KA Pli F I Ii

sights single base slant range sliding block smooth-bored soft recoil SPA AG

spin-stabilised

Sprenggranate squeeze bore

stabilised mounting

STANAG

Stellite straight-cased cartridge striking angle strip

Sturmgruppe sub-calibre sub-calibre training sub-machine-gun sub-projectiles

synchronised taboo zone charge at the rear, detonated by a time fuze to explode just before reaching the target; named after its nineteenth-century inventor (nowadays loosely used to describe shell fragments)

the devices used to aim a gun a type of propellant line-of-sight range from an AA position to a target aircraft a type of gun action locking mechanism which moves across the breech face a barrel which is not rifled (used with fin-stabilised ammunition)

see counter-recoil self-propelled anti-aircraft gun; usually mounted on an AFV chassis a projectile whose flight is stabilised by being rotated by rifling (German) HE shell a gun in which special projectiles are fired down a tapered barrel, or fitment to the end of the barrel, thereby reducing their diameter semi-rimmed (or semi-rimless); a type of cartridge case a mounting in which the gun is kept to a constant point of aim regardless of the movement of the vehicle or ship which carries it Standardisation Agreement; applies to NATO equipment a heat-resistant material used to line gun barrels a cartridge case which has little or no taper between the head and the neck; which therefore has no shoulder the angle at which an AP projectile strikes armour plate - two different conventions have applied: in one, a strike perpendicular to the plate is called 0°, in NATO it is called 90° a number of cartridges linked rigidly together for ease of loading attack group (German), consisting of aircraft which were heavily armed to attack daylight heavy bombers at the end of WW2 a projectile which is smaller than the bore of the gun; for firing, it is supported by a sabot -see APDS, APFSDS and full calibre a cartridge used for training purposes in a much larger-calibre (usually artillery) weapon via an adaptor a portable machine gun normally designed to use pistol ammunition projectiles which are carried by a larger projectile super velocity; implies a lighter than standard projectile a gun mounting fitted to a piston-engined fighter in which the gun is designed to fire through the propeller disc; each shot has to be precisely timed (synchronised) to avoid hitting a propeller blade tracer (when attached to a projectile designation)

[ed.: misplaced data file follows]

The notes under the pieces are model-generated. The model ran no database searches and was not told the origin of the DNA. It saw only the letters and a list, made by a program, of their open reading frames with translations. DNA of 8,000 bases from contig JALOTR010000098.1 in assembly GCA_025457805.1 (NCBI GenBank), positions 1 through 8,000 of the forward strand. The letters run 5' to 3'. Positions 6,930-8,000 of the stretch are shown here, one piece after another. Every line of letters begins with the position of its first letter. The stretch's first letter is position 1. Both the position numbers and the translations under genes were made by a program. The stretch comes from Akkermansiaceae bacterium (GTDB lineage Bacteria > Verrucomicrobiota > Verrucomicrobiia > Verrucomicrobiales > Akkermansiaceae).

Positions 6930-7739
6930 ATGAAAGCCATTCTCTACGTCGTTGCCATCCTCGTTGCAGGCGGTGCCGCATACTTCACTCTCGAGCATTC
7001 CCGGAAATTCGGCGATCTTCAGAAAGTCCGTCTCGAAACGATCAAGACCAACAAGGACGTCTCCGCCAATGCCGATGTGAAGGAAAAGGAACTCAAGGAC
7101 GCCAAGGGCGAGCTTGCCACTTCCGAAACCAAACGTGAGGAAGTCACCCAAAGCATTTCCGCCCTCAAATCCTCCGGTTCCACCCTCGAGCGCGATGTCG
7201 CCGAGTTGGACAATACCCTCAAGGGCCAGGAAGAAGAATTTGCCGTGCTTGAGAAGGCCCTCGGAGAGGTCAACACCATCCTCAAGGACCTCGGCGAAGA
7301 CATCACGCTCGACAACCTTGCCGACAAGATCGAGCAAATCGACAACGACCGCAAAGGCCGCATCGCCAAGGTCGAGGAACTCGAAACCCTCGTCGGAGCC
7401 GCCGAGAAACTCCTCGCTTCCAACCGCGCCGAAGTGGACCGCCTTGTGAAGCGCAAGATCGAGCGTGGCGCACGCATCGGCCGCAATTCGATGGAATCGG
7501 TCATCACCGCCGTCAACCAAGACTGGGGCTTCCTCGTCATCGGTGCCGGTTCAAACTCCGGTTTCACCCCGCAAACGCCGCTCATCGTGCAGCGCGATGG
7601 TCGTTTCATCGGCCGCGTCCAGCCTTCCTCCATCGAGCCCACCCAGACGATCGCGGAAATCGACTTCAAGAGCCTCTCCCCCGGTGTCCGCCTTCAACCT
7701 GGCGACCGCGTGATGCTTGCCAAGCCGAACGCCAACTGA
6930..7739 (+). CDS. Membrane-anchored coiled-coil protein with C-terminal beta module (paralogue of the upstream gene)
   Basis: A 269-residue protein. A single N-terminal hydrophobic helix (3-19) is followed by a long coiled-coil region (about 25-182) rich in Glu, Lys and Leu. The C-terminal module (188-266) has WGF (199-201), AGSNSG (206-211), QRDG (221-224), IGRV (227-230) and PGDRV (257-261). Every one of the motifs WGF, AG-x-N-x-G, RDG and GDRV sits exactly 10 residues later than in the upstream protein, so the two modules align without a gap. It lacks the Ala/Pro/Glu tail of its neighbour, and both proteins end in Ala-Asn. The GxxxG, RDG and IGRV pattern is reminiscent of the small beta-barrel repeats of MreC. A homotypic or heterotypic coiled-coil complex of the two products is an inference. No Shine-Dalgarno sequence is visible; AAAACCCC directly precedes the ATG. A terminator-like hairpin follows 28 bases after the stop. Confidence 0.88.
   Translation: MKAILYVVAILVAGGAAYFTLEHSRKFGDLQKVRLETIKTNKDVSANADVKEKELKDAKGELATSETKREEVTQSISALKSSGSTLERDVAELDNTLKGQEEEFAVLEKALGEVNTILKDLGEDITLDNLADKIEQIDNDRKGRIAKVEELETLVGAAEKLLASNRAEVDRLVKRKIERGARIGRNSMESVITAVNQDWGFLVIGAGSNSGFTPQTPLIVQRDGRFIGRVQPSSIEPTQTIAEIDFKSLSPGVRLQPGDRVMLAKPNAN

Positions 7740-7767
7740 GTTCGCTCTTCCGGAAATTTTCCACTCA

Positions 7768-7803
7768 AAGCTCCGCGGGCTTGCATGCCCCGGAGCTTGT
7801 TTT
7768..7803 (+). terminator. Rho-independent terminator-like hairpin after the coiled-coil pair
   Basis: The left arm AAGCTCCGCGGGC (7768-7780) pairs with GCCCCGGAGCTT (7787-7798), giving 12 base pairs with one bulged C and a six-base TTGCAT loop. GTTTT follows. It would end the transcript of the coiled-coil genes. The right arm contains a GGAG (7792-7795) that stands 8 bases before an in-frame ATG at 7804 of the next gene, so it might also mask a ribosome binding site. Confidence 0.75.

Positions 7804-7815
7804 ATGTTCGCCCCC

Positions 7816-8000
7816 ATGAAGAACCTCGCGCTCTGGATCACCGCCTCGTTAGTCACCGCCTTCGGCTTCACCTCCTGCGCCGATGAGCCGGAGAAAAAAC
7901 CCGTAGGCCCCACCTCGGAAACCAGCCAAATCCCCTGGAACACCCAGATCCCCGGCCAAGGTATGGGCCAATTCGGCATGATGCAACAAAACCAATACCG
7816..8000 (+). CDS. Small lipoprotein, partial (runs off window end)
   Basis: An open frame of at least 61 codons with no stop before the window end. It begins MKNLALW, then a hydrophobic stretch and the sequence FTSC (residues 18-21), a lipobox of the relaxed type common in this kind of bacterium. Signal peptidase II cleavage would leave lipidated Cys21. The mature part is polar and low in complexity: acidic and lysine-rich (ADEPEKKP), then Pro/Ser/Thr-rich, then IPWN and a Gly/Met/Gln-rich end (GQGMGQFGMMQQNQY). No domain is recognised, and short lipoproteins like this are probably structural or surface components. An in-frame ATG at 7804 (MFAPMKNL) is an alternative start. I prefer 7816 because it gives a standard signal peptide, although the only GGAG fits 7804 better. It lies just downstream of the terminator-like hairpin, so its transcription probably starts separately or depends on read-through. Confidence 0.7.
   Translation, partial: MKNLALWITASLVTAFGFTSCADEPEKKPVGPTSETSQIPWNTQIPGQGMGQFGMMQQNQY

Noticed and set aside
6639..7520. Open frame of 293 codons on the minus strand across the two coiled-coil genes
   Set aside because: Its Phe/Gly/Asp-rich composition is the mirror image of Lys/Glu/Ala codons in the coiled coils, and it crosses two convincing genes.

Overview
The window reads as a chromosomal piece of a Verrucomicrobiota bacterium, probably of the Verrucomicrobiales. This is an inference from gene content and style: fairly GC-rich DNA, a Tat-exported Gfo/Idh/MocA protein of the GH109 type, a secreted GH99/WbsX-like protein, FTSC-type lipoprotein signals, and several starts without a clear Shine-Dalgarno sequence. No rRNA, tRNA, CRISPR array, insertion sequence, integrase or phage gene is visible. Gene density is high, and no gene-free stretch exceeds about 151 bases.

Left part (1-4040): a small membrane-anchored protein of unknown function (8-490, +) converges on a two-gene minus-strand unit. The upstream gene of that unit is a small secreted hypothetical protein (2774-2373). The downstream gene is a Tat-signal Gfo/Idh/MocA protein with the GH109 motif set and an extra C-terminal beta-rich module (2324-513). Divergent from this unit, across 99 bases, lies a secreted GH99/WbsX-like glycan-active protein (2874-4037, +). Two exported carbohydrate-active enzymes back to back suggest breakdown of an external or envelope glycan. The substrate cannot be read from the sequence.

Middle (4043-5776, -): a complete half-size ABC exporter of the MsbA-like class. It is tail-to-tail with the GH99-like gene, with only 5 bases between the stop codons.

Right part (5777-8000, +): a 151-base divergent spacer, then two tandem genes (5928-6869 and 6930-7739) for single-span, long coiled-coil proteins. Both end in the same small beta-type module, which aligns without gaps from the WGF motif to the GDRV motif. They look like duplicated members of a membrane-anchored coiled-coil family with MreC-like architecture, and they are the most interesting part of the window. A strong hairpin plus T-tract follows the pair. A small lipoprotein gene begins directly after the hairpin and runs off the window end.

restriction on the freedom of movement of a flexible gun mounting to prevent firing at own taper bore telescoped ammunition terminal ballistics time fuze time of flight toggle joint

tracer trajectory traverse triple base triplex loading tripod

Trommel Trunnion ship or aircraft see squeeze bore ammunition in which the projectile is buried within the cartridge case the science concerning the performance of projectiles on striking the target a fuze fitted to an HE shell which detonates it a predetermined time after firing the time taken for a projectile to reach its target a type of elbow joint used in some short-recoil gun mechanisms target practice; a type of projectile or cartridge used for training a chemical compound in the base of a projectile which burns slowly, giving a visible indication of its trajectory the curve traced by a projectile in flight the movement of a gun in its mounting through a horizontal arc a type of propellant a cartridge which contains three projectiles -

see duplex, multiball a type of gun mounting used with light portable weapons

(German) a drum magazine projection from a gun body used to mount the gun, traditionally at the point of balance

Übungsmunition (German) often written Üb; practice

USA AC

USAAF

USAF

USMC

vee-engine

Vierling

water-cooled

Wolfram Zerleget-

ammunition

United States Army Air Corps (1926-1947) United States Army Air Force (1941-1947) United States Air Force (1947 onwards) United States Marine Corps United States Navy a piston engine in which the cylinders are arranged in two banks, set at an angle to each other, driving a common crankshaft quadruple (German); a four-barrel gun mounting

WW2 code letters for a proximity fuze a weapon which achieves barrel cooling by means of a water jacket (German) tungsten

(German) self-destroying (fuze), often written Zerl\ m. Zerl means mit Zerl (with self-destruct), o. Zerl means ohne Zerl (without self-destruct)

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